Furthermore, some groups no longer considered the sunken hulls an eyesore, and instead were calling them “picturesque.” With additional stabilization, congressional members believed that the hulls would no longer interfere with river navigation. The committee report from this testimony showcased the potentially bright future of the Bay:
“Seen from the air some of the hulks look like huge flower pots. Only the outlines are visible. Over the years, trees have taken root in the earth inside the hulls, and these strange islands are not unattractive. Herons and egrets make their homes there. The American bald eagle nests in the area. The adjacent estuary is spawning ground for striped bass.” It was also revealed that while there might have been pollution from the ships when they were first anchored in Mallows Bay, any possible removal could potentially release those pollutants, harming the new environment that had adjusted to the shipwrecks.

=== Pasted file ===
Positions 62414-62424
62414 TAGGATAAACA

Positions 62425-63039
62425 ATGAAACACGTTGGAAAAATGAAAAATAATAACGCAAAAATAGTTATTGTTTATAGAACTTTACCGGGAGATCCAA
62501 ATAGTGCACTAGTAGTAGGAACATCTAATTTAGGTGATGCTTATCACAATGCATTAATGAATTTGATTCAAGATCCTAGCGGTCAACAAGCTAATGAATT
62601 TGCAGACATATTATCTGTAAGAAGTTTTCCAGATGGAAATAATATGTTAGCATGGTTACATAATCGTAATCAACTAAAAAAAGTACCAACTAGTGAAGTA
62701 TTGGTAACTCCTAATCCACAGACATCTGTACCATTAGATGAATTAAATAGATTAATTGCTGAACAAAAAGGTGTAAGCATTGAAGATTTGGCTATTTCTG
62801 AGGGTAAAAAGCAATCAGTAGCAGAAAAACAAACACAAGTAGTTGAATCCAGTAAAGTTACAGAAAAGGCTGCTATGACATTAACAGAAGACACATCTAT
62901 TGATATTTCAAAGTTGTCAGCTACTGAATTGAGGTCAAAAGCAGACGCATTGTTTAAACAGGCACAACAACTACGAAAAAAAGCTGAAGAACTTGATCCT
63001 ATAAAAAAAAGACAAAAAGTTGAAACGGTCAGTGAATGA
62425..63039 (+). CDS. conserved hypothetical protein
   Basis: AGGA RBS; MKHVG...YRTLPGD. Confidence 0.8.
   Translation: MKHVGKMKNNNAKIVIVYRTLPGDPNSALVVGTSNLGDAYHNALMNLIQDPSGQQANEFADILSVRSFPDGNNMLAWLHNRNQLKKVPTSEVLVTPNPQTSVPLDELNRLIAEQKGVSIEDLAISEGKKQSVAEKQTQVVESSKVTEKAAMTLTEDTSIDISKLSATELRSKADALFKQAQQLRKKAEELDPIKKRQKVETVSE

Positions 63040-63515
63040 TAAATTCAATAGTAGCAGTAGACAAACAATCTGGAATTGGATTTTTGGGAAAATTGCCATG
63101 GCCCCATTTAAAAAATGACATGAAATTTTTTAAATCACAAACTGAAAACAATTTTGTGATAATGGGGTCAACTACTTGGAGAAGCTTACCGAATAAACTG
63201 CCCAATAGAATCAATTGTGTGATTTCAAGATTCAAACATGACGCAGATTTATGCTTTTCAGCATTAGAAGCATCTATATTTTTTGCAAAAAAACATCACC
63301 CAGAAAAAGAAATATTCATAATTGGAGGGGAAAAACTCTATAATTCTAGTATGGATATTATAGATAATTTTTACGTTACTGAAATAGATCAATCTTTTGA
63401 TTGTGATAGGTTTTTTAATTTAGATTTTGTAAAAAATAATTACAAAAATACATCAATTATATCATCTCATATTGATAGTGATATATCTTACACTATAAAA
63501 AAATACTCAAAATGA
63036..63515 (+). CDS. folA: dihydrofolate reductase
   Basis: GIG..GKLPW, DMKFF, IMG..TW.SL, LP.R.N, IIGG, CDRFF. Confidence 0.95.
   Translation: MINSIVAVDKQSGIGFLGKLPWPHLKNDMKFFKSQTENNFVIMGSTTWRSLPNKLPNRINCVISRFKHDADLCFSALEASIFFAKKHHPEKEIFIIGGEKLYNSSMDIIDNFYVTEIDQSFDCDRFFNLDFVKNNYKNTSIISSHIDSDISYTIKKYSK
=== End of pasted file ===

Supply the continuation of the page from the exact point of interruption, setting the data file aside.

The ships were here to stay, and the State of Maryland began investing in more study of the area. In 1993, a Maryland state grant provided support to research the Ghost Fleet and its surrounding environment. In addition to the World War I boats, researchers discovered ships dating as far back as the late 18th century, along with a rich marine environment that supported a wide range of life forms. Later evaluations shed more light on the environment in Mallows Bay. It was discovered that some of the species living amongst the ships – such as the Longnose Gar and the Warmouth fish – were species that the state of Maryland had identified as needing greater protection. Additionally, the spotted lodgings of the once nearly extinct beaver were further proof of the environmental resurgence of the region.
Furthermore, scientists determined that the fleet wasn’t just providing for the environment – the ships were also protecting it. The presence of the shipwrecks had actually decreased erosion rates and increased the representation of different habitats, including wetland, woodland, and aquatic areas in and out of the water. The positive reach of the shipwrecks went beyond the stretch of water they occupied and provided for ecologically significant land species.